If there’s one thing I’ve come to realize, it’s the older I get, the less I want to be governed, no matter which side of the aisle is telling me how they’ll do it for my own good.
Stay out of my bedroom, my refrigerator, my garage, and my gun case, and there’s a better-than-average chance you’ll never even need to worry about me. Pretty likely chance I’ll never ask for your help, either.
Now, that’s not to say I’d turn it down if offered, but I think pretty much all of us on motorcycles feel a lot like that. So it was interesting to me one night last week when I found a webpage on the Centers for Disease Control website (it’s a long story about how I’d gotten there…) about motorcycle helmet laws.
The interesting thing to me was that the CDC – remember, “disease” is what they are supposed to be studying – was discussing and assessing the relative merits of motorcycle helmet laws.
I’m not that old, but I’ve noticed more and more in the last twenty years the nagging problem of people blaming everything but themselves for their decisions.
When I was a kid, you were fat because you didn’t exercise and eat the right food. Now it’s your genetics.
It’s become the same excuse with booze, drugs, abusive relationships, even whether or not you go to jail for a crime you actually committed!
Not your fault, blame someone else.
I’m not ready to start wearing a tinfoil hat and claiming conspiracy theories, but…
More than a few politicians have used data from the CDC to try to regulate firearms. Cars. The size of your soda in New York City. The diet your kids eat in school.
Why would the CDC worry about what is, effectively, a very personal decision in many states and countries: whether you choose to wear a helmet while riding a motorcycle? What’s up their sleeve? What are they going to force down our necks next?
(By the way, say “necks next” four time fast… damn!)
So before some of you guys try to flame me and the rest of the folks here at The Bikers’ Den, I’m a staunch supporter of helmets, seatbelts, smoke detectors, and radial tires.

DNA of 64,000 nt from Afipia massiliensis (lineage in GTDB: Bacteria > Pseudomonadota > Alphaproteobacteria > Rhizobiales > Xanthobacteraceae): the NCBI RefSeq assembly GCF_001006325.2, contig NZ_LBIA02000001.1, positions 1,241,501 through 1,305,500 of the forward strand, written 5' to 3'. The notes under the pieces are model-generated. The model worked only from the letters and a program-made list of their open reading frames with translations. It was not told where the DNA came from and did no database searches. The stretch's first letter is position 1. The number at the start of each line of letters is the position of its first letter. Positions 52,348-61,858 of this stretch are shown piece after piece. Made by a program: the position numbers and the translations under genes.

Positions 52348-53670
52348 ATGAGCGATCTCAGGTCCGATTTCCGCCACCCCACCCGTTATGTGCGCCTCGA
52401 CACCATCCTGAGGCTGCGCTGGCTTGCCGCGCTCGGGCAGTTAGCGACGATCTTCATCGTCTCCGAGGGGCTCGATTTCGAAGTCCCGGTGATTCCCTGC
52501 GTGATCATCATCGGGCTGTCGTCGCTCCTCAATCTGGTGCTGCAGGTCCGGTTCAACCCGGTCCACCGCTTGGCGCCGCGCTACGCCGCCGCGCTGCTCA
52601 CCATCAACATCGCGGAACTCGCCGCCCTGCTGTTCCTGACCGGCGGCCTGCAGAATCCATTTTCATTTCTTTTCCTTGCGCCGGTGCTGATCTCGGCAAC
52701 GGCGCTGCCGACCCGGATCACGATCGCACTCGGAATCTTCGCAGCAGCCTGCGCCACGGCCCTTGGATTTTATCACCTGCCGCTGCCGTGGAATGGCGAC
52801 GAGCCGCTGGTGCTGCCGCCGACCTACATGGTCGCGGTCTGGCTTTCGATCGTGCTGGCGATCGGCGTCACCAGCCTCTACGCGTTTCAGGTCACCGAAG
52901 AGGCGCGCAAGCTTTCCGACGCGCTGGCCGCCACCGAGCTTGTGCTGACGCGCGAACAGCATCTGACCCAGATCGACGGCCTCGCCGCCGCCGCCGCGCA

I just don’t want you to make me do it. Let the people decide what they want, let the market be led my innovation, not planned obsolescence, and – at least historically – we’ll keep right on innovating.
Hell, we might even bring some manufacturing back to North America, since we led the world in design and innovation for nearly a century.
The real point of this isn’t that helmets don’t save lives – nearly every study validates that theory. It’s really just this: why is there a seemingly endless number of studies to arrive at what most of us would simply accept as “common sense?”
If taxpayers and riders wanted a truly valid study on the relative merit of helmet design, there are plenty already to choose from, whether it’s between the various certifications applied to helmets (like DOT, Snell, and ECE ratings) or simply how long helmets retain their ability to protect your head in the event of a crash.
It sure seems strange, though, that an organization that cannot figure out if we’re supposed to wear a mask or not in the midst of a global pandemic is worried about the validity of motorcycle helmet safety studies and the idea of universal helmet laws.
I hope they aren’t fishing for another way to make us all conform.
Stay safe out there and – if you’re still worried about “what helmet rating is best,” we’ll be spending some time on that next time, so stay tuned. If you KNOW what you want, then check out our catalog here to find the “right” look that is going to get you the protection you feel best about.